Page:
FLORIDA KEYS -- Gulf Internet Services venues in Tavernier, Marathon and Key West were among 51 Internet sweepstakes cafes around Florida that were shuttered by state and federal officials last week as part of a massive probe.
But Monroe County State Attorney Catherine Vogel said she doesn't plan to take action against other sweepstakes cafes in the Keys right now.
"At this point I would like to see what happens with these prosecutions," Vogel said.
The Gulf Internet storefronts, like the others targeted by officials last week, were part of the network run by a purported nonprofit called Allied Veterans of America.
Authorities arrested nearly 60 people in connection with Allied Veterans, accusing them of racketeering and conspiracy in what they called a $300 million fraud scheme.
But while the most serious charges made against the defendants relate to their alleged misrepresentation that profits from the cafes were being donated to charities, they were also accused of operating illegal slot machines and gambling houses.
For other Keys Internet sweepstakes venues, it was those gambling-related charges that caused concern.
Steve DeGraves of Stick Stein in Key West and Robert Kofler of Lucky Duck in Marathon both said the raids last Wednesday led them to make phone calls -- DeGraves to his attorney and Kofler to the South Carolina-based company that operates the slot machine sweepstakes software his customers play.
Both said they came out of the calls reassured that their operations are legal.
"We've always been very diligent," DeGraves said.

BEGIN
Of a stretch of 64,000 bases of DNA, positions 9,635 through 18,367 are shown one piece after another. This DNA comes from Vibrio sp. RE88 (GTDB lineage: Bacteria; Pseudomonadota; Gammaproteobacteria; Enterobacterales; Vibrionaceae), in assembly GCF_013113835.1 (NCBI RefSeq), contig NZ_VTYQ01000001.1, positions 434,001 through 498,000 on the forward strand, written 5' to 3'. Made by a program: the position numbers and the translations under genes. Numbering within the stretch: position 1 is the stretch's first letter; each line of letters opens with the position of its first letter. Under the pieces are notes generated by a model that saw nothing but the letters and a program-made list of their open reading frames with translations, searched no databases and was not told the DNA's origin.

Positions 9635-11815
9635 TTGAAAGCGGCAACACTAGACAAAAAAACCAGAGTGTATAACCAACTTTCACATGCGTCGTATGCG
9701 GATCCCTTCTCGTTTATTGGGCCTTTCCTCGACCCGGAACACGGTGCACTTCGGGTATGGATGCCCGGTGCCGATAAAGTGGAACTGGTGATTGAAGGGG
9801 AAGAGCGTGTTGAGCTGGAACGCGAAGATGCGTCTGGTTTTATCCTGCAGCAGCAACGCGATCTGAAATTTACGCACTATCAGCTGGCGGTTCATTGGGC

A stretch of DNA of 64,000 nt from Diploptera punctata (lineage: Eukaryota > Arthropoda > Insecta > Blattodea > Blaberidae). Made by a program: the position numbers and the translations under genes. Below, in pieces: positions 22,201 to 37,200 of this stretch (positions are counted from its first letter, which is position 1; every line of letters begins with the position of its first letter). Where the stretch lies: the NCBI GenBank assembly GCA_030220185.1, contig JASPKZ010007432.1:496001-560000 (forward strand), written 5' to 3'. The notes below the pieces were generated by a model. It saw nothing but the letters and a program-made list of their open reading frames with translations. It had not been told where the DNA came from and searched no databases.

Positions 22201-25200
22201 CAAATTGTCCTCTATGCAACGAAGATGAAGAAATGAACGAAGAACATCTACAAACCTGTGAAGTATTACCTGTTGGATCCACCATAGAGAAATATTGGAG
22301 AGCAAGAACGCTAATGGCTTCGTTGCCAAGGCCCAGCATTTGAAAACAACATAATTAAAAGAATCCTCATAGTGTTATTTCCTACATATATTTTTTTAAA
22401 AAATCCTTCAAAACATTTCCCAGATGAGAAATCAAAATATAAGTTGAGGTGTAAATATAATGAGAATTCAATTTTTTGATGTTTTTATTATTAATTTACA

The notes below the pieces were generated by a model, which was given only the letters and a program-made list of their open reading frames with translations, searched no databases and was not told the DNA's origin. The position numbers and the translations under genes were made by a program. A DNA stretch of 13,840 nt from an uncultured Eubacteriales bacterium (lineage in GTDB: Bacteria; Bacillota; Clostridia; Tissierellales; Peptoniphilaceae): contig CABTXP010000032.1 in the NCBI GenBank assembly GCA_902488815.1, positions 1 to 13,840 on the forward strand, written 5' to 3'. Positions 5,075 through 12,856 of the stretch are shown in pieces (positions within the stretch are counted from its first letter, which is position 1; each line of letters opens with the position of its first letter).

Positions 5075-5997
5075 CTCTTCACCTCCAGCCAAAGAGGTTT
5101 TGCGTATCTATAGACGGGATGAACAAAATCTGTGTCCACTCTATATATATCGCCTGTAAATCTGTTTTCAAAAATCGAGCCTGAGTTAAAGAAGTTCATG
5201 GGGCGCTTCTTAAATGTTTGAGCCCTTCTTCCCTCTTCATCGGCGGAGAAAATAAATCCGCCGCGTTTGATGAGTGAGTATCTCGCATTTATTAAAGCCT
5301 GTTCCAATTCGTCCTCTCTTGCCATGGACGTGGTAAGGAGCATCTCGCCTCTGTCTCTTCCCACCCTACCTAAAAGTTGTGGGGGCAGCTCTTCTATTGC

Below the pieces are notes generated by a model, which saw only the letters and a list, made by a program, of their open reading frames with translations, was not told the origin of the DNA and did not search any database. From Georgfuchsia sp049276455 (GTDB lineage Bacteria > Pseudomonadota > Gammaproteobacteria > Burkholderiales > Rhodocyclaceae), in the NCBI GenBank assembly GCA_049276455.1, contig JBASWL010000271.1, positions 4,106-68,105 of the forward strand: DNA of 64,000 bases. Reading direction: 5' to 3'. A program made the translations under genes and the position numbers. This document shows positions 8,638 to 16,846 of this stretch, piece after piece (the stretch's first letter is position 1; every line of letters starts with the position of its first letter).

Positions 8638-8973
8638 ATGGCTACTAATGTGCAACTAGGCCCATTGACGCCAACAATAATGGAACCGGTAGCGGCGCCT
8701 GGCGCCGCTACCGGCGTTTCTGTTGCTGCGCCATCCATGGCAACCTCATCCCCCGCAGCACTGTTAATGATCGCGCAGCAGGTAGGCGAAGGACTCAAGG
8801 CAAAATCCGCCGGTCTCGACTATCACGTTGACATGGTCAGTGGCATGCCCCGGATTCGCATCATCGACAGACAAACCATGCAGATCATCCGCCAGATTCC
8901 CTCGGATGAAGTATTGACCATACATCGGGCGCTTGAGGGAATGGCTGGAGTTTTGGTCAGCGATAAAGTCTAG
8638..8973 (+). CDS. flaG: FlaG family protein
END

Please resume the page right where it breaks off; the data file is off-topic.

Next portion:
But Arnie Diaz, who opened his own sweepstakes venue in Key Largo just one day before the raids, is less confident. In fact, the news led Diaz to indefinitely shut down his mile marker 99.6 cafe, called The Place, pending more information on its legal status.
"The only reason I'm worried is because I'm a decent person," Diaz said. "I did this because I thought it was legal."
He added that he had called various state agencies and visited the State Attorney's Office seeking information on his new business' legal standing, but still didn't have clear answers.
Internet sweepstakes cafes operate under Florida promotional game statutes rather than under gambling laws. Customers at the sites use prepaid debit cards to place wagers on the virtual slot machine games, which are housed on computers.
Operators of the businesses say that they are not selling slot machine credits, but rather time on the Internet. The sweepstakes entries, they say, are just a giveaway, much like sweepstakes cards handed out by fast-food restaurants to their customers.
Though prosecutors filed gambling charges against the Allied Veterans defendants, and Seminole County Sheriff Donald Eslinger promised last week to go after other Internet cafes next, many, including Vogel, say that cafes operate in a legal gray area.
"I would be so happy if the Florida Legislature would give us some reasonable guidelines on this," she said.
There's a possibility Vogel will get her wish. In the aftermath of the raid, state House and Senate committees were scheduled to meet Monday to contemplate a bill that would ban all new Internet sweepstakes cafes. Existing cafes, if legal, would be allowed to remain in operation.
Results of the hearings weren't available as of press time.
Kofler of Lucky Duck said that it's business as usual right now for his Marathon cafe.
Diaz was awaiting the legislative hearings before deciding whether to reopen The Place.